I strongly recommend that if you have concerns you address them with the surgeon before you proceed, It is critical that you way the risks of the surgery with how the symptoms currently affect your life. I was 100% sure that I would gain some relief, and I did, I had the second surgery to hopefully take care of the symptoms of that side and prevent potential progression of symptoms going forward.

As I am healing, I have no doubt at all that I have made the right decision. You need to be completely confident in your surgeon and your decision to proceed. If you are unsure, I would look for a second opinion, which I know is not easy to find; this forum is a wealth of information from others like yourself who have this condition and have suffered too, we all know what you are going through. Stay strong, keep advocating for yourself, never give up. Sending hugs, take care.


Hi natasha,

I’m wondering how your ES was diagnosed? Did you have a CT scan or was it a panoramic x-ray or cbct scan? ES is typically diagnosed by a CT scan & the position of the styloid process & whether or not the stylohyoid ligament is calcified are visible in a CT scan, as well. A CT scan would also enable your surgeon to have a better idea of what he’s dealing with than the panoramic x-ray or cbct scans.

I totally agree w/ Jules that during your surgery, monitoring the cranial nerves that run through that area is critical. There is so much to be aware of. We don’t want to discourage you, but do want you to make the safest, most informed decision possible about having this surgery.

Do you think that prior to your surgery, your surgeon would be willing to consult w/ a surgeon in the UK or US who does these surgeries on a more regular basis? That makes more sense to me than learning how to do it from watching videos of the surgery. There is much that can be learned through conversation that doesn’t come out in detail in a video unless the video is very accurately & thoroughly narrated.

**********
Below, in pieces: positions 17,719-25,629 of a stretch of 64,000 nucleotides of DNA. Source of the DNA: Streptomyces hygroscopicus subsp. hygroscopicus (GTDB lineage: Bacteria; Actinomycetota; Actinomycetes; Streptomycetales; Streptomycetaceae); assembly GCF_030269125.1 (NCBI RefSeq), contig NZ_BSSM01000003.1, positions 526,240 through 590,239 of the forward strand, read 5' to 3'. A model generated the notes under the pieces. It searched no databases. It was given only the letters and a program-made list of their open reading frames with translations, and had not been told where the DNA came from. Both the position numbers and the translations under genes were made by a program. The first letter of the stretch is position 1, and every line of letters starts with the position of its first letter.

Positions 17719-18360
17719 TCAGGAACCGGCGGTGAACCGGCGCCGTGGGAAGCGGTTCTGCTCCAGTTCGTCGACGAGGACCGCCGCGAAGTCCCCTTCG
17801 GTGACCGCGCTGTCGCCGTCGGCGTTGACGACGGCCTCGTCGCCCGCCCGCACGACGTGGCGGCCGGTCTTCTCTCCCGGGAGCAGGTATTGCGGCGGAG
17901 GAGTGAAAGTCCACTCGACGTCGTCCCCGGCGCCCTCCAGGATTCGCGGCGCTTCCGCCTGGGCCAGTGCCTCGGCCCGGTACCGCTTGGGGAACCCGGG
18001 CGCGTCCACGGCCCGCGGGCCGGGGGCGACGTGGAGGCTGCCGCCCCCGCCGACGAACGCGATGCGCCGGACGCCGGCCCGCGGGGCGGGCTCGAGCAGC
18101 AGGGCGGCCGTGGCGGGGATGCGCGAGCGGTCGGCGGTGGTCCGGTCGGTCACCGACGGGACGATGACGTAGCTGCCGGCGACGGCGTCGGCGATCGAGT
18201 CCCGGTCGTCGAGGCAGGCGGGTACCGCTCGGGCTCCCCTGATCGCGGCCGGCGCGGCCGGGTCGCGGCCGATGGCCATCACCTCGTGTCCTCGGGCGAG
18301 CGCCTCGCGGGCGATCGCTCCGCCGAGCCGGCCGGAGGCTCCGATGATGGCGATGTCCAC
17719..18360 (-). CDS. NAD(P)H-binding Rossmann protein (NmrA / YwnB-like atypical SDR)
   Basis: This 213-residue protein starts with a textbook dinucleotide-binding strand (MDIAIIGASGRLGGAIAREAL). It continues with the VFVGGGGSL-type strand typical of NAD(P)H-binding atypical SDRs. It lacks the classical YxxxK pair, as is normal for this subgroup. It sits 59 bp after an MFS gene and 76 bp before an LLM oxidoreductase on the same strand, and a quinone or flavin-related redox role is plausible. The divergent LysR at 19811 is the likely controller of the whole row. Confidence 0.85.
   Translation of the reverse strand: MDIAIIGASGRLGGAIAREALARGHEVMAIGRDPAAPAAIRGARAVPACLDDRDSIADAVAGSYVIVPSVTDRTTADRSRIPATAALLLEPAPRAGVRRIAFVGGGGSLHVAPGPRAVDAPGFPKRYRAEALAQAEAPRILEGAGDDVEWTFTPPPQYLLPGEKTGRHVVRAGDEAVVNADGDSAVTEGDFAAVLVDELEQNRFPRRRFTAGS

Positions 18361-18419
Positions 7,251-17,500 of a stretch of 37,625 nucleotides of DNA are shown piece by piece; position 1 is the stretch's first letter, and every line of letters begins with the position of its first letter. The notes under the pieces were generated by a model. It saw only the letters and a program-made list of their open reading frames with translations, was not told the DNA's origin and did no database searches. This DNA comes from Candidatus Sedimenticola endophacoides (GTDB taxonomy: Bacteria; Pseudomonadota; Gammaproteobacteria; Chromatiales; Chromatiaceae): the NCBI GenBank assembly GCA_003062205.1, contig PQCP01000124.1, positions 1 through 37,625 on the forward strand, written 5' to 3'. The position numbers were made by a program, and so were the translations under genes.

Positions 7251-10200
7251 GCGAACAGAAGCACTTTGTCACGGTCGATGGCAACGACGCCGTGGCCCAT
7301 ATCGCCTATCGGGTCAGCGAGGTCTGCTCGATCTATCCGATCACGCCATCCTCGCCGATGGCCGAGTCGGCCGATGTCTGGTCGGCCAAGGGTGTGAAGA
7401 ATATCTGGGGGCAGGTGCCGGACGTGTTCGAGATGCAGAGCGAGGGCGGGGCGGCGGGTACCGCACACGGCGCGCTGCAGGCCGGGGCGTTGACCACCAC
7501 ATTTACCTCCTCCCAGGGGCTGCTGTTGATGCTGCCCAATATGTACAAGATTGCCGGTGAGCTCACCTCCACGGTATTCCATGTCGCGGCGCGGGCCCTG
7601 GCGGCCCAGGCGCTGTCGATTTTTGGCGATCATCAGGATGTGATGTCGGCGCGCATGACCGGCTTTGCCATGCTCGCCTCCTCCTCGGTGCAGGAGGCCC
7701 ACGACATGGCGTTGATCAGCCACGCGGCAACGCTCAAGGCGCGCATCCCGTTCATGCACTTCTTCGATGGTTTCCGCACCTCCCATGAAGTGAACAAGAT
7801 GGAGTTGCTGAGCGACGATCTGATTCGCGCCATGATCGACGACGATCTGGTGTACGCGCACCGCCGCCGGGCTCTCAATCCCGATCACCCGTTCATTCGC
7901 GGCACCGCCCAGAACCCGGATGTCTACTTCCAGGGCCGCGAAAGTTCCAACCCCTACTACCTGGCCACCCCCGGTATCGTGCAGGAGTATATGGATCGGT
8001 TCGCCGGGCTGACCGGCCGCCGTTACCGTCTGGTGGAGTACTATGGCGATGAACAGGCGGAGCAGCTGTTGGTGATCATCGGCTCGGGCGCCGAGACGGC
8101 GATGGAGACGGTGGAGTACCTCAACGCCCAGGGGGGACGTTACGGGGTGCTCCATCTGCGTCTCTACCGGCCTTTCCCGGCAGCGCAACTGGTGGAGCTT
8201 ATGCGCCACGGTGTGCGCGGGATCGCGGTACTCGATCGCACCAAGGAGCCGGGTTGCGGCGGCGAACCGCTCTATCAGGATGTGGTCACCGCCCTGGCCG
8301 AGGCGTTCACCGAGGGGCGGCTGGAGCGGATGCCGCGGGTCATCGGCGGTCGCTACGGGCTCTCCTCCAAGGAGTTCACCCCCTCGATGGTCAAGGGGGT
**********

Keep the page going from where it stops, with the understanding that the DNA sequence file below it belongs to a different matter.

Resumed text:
Contacts for your surgeon:

Mr. Axon in England - Addenbrooks Hospital, Cambridge (Otolaryngologist/ Skull base surgeon; also does private work at Spire Lea hospital, Cambridge, for Spire Health care. Also works with •Dr Higgins, Neuuroradiologist at Addenbrooks) 01223 256052 – his secretary
Dr. Hussein Samji (USA) -
Dr. Trevor Hackman (USA) - UNC Ear, Nose and Throat Oncology Clinic, Chapel Hill, NC 27514, (984) 974-6484 - Does both intraoral & external approaches for ES surgery


Hi Isaiah,
I’m post surgery.
We did it🎉
3 cm of the bone was removed, it was 4.5 cm by CT scan calculations.
Now I’m in a healing process.
I cannot tell yet anything about the pain, as there is mild post surgical pain that overrides everything.

hello, Jules,

I’m post surgery, we did it🎉
The doctor removed about three cm of the bone, it was 4,5 cm by the CT scan calculations.
Now I’m in a healing process . But it’s all good.

Best wishes

Glad it’s done; I have been praying for you. Just be prepared for ups & downs with recovery, there may be swelling which can sometimes flare the ES pain up worse for a few days. Lots of rest, icing & keeping semi-upright will help. I hope you have someone to help take care of you? God bless :bouquet: :hugs: :pray:

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Jules, thanks :hugs:
Yes, it’s ups and downs, thank you for reminding me about it.

I looked inside my mouth, it’s looks scary. Very deep cut.
I have wiggling knees when I see it.
I did not realize it would be so deep
Waiting on tomorrow

Hi natasha,
I’m so relieved you came out well on the other side of surgery. Yes, recovery can be a bit of a roller coaster ride. Pain will be less some days then worse on others then less again as your body heals. Starting about the 3rd or 4th week after intraoral surgery you should really begin to notice some improvement though it can take longer.

I applaud your doctor for being willing to take on your “challenge” & to have done so seemingly successfully. Please let us know if you have questions as you go through the healing process. We’ll do our best to answer & encourage you.

:hugs: :pray:t3:


Hello, day 4 after the surgery,
I’m still in pain, it’s not in the mouth though, it’s in side of the neck, where bone was and where is the insision. I feel tension and pressure over there, but no redness on the neck. This is what doctor told me look for.
Still cannot open my mouth more then swollow a pill.
I thought by day 4 I would feel better